Lullybeg Reserve News

Lullybeg’s Crabtree Reserve continues to produce good numbers of butterflies well into September, despite the often disappointing weather since late July.

Sunday saw some stunning conditions and Red Admirals, many very recently emerged, were observed feeding on Devil’s-bit Scabious, one of Lullybeg’s best nectar sources and certainly the best autumn food source for the reserve’s butterfly, moth, bee and hoverfly populations.

There were significantly fewer  Red Admirals than earlier in the month, but this points to migration; at this time of the year, Red Admirals, after feeding up for a few days after emerging, head across the seas to breed further south where temperatures and larval food plants are more suitable. The individuals still present are mainly later emergents and will leave in their turn. However, already their basking behaviour differs from that observed in early September. When direct sunshine was interrupted by a cloudy then, the Red Admirals continued to feed initially, but then left the flower to bask, often on the ground or low down to recover heat lost while feeding during a cloudy interval.  Towards the end of the month the butterflies leave the flower shortly after it clouds over to seek cover or to bask higher up, such as on a tree trunk, to catch the  light when the sunshine returns, especially in the afternoon when shadows lengthen. Basking  by Red Admirals on trees is often observed in late September and  October; as the sun’s angle becomes lower, the butterfly basks higher up. Luckily it finds food on trees that contain Common Ivy, a valuable late autumn nectar source. Humble and even unloved it may be,  ivy is a banquet for insects flying late in the year. In overcast but mild conditions, Red Admirals are capable of remaining active.  Because of this ability it can fly during mild conditions even in mid-winter.  The butterfly only needs direct sunshine to maintain activity when air temperatures are cool.

Brimstones were also on the wing, enjoying the Devil’s-bit Scabious nectar in the lovely autumn sunshine. Here the benefits of the lower autumn light can be seen; it passes through the golden male Brimstone’s wings, showing an intense purity, like holding up a jar of honey to view with the sun shining through it. In fact, the colour of the Brimstone appears liquid, a fluid intensity that one almost expects to see leak golden light! In short, a photograph of a back-lit Brimstone is a must-have!

Another busy butterfly is the Small Tortoiseshell. Like the Brimstone he is feeding in advance of over-wintering in its adult incarnation; unlike the Brimstone which seeks a leafy sanctuary such as that afforded by Common Ivy, Common Holy and bramble, it seeks dark, often pitch black winter quarters. The Brimstone is more vulnerable to paralysis when the sun stops shining. It very swiftly loses the ability to fly when direct sunshine is terminated while the Small Tortoiseshell can fly in dull but mild conditions. This explains the longer flight season of the Small Tortoiseshell in Ireland, and why it is found throughout the country while the Brimstone does not occur in north Leinster or Ulster.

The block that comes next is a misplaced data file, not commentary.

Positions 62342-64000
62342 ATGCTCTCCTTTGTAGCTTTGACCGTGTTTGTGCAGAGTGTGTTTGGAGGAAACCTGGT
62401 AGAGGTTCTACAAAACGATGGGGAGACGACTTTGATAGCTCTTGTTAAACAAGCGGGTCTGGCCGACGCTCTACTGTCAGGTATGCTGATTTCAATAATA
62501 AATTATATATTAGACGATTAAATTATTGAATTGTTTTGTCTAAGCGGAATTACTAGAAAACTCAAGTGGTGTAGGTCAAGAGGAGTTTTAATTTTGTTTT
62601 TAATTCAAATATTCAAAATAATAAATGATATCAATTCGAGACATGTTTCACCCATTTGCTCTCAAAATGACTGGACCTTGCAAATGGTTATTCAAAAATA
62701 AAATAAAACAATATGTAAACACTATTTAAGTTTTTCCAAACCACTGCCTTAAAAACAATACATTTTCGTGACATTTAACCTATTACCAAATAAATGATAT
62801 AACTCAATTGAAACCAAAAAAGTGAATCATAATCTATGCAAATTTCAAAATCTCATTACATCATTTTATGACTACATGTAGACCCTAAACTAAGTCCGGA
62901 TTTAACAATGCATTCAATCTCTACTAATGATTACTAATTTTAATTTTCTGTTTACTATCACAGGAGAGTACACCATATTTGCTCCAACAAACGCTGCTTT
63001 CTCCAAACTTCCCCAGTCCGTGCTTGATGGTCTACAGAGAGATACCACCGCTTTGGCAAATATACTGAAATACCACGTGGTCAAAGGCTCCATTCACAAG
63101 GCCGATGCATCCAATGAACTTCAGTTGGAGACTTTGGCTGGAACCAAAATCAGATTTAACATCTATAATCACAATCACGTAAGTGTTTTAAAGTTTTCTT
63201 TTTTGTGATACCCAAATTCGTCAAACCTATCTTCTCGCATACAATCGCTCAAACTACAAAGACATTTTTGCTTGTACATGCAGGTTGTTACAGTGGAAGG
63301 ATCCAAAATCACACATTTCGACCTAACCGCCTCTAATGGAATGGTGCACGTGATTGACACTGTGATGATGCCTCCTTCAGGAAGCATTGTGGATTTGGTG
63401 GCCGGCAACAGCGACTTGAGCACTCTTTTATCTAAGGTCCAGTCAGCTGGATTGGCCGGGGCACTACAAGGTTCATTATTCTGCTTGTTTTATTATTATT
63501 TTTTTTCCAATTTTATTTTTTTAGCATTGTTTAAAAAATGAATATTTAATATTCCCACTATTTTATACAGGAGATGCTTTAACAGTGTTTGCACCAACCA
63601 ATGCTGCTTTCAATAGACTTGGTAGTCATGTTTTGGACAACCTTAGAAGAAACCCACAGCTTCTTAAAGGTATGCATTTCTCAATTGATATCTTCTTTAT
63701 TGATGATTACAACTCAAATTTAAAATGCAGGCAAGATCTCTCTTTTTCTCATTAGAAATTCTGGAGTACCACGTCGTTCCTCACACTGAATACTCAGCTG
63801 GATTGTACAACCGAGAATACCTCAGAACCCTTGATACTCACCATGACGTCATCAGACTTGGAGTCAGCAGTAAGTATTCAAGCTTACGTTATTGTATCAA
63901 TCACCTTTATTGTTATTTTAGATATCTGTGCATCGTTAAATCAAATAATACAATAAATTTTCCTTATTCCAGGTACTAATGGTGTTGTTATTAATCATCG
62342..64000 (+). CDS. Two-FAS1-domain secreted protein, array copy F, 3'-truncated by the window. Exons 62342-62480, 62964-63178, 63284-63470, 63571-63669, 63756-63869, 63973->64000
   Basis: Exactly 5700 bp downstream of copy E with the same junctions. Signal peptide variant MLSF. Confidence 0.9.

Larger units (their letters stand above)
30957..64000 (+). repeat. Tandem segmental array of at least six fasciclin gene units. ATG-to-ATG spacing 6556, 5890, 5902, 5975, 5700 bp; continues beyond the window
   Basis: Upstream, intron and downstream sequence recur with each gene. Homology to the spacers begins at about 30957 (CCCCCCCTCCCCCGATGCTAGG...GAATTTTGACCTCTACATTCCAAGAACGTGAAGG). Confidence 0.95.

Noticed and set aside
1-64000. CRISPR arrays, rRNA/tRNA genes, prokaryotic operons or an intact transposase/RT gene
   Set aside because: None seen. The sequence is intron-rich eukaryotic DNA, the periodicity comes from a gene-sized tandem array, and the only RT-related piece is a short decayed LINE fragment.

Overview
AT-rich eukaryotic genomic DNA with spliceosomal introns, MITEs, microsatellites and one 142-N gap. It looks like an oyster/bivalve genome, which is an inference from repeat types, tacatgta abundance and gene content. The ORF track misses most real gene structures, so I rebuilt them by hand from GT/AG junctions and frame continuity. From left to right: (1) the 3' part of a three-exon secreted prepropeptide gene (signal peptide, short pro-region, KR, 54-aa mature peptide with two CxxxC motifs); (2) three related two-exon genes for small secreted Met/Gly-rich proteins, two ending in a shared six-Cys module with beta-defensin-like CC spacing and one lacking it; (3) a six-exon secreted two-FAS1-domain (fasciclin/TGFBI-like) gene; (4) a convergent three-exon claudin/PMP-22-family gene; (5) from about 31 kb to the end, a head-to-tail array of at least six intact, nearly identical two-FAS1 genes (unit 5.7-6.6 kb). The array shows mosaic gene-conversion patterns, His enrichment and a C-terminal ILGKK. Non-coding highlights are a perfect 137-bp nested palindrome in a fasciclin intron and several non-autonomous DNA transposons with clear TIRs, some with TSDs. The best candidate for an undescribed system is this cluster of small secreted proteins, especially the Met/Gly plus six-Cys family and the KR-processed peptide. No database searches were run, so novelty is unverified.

Speckled Woods were about in fair numbers last Sunday. The autumn brood of this woodland and hedgerow butterfly, whose numbers peak around mid-September, is often very large and for a week or two it seems that summer is not over at all! Sadly, this boom passes quickly, and numbers are now thinning out…

A few Green-veined Whites, representing a partial third brood put in an appearance. One male Green-veined White tormented a male Brimstone. The rather annoyed Brimstone did his best to shake off the unwelcome attention by flying erratically, and by gaining height; Green-veined Whites rarely fly at tree-top level. This one did. The Brimstone then tumbled downwards pursued by his amorous pest until I netted both and released one, then the other. The likely end to this scenario was avian attack and I was in an interfering mood. However, the male Green-veined White was fairly exhausted by his efforts, and needed a rest to bask and recover lost body heat. Both protagonists are pictured here, after the incident.

Enjoy the rest of September.

Green-veined White.©J.Harding.
Male Brimstone on Devil’bit Scabious.©J.Harding.
Red Admiral basking on birch trunk©J.Harding.